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Is Europe Ready for a Black or Immigrant Leader of Their Own?

New America Media, Commentary, Tunde Adefioye Posted: Jan 14, 2009

Editors Note: President-elect Barack Obama has been heralded in most European countries, but when it comes to issues of racial and ethnic discrimination, the EU has a long way to go. New America Media contributor Tunde Adefioye is based in Belgium.

Europeans love President-elect Barack Obama. From Sweden to Belgium to the UK, European citizens vocally voice their approval for Barack Obama. That notwithstanding, one must ask, are Europeans ready for a person like Obama -- a black, immigrant or even mixed race person -- to be head of state in one of their countries?

European countries like Sweden have a history of open door policies to many seeking political asylum. England has the largest population of South Asians. Belgium has one of the largest Moroccan and Congolese populations in Europe. With the EU and NATO headquartered here, this country plays a very prominent role in Europe, and is an interesting case. In Belgium, a land of revered diplomacy, it is currently extremely difficult for blacks or immigrants to participate at high levels within the government. If they are present, it is in small numbers.

Europeans are very keen on believing that racism does not exist within their society. Thankfully, the European Union Agency for Fundamental Rights (FRA), formed in 2007, is improving understanding about racism within EU.

As an African American living in Europe, I have endured various forms of intolerance, which include being attacked by a group of skinheads to more institutionalized forms. While I studied in Barcelona for six months last year, I was stopped three times for walking while black. When I moved to Belgium, my research groups Flemish systems administrator exclaimed: Seeing a dark person coming out of the elevator scared me.

Discrimination aside, most European countries have a strong social welfare system - especially in comparison to the dismal job the U.S. does in providing healthcare for its citizenry. People are able to get along relatively well when they have no resources for food, good health or good education. What lies below that blanket of comfort is the ignorance of racism. Rewind to 2004, when the Paris suburbs burned. Marginalized groups took to the streets decrying the unfair hold up of their humanity in high-rise estates that dot French suburbia. In England, many in 2006, did not believe that the government should intervene in trying to increase the low number of under-represented groups in universities, especially as it relates to the prestigious Russell Group -- 20 UK universities which receive the bulk of the countrys universities' research grant and contract funding.

Europe has a lot to improve on in the area of race relations to aide its 7-8 million blacks out of a total of 730 million Europeans - in the U.S. there are 36 million blacks out of a total of 300 million. The big difference is that the U.S. spends more time - notably since the Civil Rights Act of 1964 - working on how to find a solution, than Europeans have.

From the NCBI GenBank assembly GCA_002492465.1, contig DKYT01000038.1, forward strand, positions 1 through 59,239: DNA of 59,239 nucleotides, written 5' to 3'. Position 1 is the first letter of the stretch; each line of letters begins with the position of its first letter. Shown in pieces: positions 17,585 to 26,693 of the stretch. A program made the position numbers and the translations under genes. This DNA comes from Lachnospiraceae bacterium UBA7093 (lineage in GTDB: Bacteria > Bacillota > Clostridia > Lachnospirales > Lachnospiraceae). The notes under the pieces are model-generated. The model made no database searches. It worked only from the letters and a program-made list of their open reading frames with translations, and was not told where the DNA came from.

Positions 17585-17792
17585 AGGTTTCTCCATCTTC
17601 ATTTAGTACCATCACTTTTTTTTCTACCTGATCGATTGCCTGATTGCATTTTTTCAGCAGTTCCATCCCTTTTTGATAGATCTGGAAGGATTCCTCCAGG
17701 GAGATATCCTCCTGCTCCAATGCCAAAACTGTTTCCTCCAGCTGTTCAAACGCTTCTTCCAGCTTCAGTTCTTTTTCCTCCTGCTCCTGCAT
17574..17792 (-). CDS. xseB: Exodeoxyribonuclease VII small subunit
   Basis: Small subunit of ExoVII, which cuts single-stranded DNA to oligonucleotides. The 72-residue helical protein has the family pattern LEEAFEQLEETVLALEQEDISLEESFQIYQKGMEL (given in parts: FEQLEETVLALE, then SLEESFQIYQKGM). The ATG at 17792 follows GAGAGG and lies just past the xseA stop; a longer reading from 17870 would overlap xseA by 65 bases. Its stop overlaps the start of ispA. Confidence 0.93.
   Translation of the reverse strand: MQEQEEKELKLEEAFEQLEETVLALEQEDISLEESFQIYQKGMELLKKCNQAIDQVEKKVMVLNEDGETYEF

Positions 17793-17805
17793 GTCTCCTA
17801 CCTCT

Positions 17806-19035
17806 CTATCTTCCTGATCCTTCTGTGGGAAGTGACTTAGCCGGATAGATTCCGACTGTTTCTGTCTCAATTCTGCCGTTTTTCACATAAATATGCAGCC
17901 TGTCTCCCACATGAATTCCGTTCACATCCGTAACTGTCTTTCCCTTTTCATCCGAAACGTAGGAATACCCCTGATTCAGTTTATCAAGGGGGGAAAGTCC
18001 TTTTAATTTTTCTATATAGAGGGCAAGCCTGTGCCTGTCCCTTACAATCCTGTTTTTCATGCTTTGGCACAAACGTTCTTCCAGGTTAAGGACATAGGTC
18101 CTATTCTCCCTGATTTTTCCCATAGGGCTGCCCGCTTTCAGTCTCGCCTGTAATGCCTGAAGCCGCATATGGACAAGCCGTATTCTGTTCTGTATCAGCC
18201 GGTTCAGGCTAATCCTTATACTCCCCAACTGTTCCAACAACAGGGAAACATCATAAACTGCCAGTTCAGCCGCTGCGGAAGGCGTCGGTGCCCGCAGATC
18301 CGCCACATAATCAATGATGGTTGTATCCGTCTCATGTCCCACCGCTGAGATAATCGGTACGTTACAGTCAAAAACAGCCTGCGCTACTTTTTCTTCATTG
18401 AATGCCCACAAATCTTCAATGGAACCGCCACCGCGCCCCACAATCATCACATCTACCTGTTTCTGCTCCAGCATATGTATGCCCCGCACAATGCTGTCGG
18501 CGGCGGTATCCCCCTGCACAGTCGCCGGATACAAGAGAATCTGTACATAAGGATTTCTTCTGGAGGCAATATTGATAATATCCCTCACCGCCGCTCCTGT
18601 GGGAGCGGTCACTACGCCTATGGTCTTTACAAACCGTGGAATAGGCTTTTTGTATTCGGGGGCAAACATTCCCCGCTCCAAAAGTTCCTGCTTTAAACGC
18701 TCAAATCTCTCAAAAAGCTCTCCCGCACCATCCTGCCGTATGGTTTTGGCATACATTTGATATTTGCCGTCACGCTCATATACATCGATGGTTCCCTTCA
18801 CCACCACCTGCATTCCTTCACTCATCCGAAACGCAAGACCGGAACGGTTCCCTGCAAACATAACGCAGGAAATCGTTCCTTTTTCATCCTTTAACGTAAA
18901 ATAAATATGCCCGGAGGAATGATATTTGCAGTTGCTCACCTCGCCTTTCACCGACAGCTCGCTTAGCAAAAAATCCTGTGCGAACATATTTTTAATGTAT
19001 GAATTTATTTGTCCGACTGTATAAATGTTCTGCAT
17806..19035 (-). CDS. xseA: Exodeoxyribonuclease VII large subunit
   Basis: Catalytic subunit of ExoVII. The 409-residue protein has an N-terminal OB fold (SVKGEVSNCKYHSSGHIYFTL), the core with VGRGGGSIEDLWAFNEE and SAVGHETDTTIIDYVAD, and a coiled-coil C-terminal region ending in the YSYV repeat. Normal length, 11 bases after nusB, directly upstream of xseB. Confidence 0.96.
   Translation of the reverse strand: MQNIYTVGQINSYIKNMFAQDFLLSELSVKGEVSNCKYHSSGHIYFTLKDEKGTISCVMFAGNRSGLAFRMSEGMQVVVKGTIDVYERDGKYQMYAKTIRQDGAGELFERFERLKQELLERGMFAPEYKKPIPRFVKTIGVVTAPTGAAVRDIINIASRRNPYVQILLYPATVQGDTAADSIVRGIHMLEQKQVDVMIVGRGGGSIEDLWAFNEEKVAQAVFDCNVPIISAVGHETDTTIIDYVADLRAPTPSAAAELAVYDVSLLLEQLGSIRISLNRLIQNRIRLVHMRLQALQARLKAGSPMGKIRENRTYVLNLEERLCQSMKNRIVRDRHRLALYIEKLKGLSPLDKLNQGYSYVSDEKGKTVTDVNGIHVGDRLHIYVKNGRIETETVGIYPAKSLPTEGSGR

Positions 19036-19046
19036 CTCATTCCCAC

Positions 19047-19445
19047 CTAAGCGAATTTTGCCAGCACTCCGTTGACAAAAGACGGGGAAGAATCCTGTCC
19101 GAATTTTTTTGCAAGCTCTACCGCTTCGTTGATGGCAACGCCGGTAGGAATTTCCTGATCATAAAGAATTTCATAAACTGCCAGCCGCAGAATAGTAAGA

In the U.S., statistics on ethnicities have been available since slavery, and the US Census reformulated questions in 1870 to enumerate free slaves; but many European countries still view the focus on ethnicity as unjust and unnecessary for a free and equal state. Until 2007, France considered it illegal to classify people by their ethnicity. Similarly, only some Federal states in Germany collect data on their ethnic populations. This is where the job of the FRA becomes so paramount in addressing these deficiencies.

The FRA highlights extreme variations between EU states in both the size of sanctions available regarding ethnic discrimination cases, and the number of times they have been applied in 2006-2007. The UK has issued more sanctions (95) than all other EU states together. Sweden also implements relatively effective legislation fighting ethnic discrimination. By the end of 2007 there was a complete absence of non-discrimination equality bodies in Spain. In Germany and Malta, equality bodies only started operating in 2007. Some member states have had little public debate on these issues, and no evidence of any public campaigns to raise awareness of the national measures. This can be closely correlated to EU States believing that preserving their national identity is more important than divisive pursuits of ethnic documentation. FRA concludes that most discrimination is invisible, but in some countries one can find job ads stating that foreigners need not apply. In recent years, anti-immigrant sentiments have grown, along with willingness to elect more conservative leaders.

In a recent speech Noam Chomsky states, Europe was much more racist than the United States and you wouldnt expect anything like [Obamas Election] to happen. Europeans need to be increasingly vigilant and active in being more inclusive in the restricted parts of their societies, such as in hiring professors, and in electing more diverse ministers. More grassroots organizations must be formed in the name of racial/ethnic justice. More progressive initiatives need to be taken to make sure that Europe is not unnecessarily behind the US when it comes to better integrating marginalized citizenry into politics and academia.

Doing this would mean that in the near future, change will not only be a campaign rallying point for Obama, but it can become a reality leading to an Obama-like individual playing a role at the top of European public institutions.

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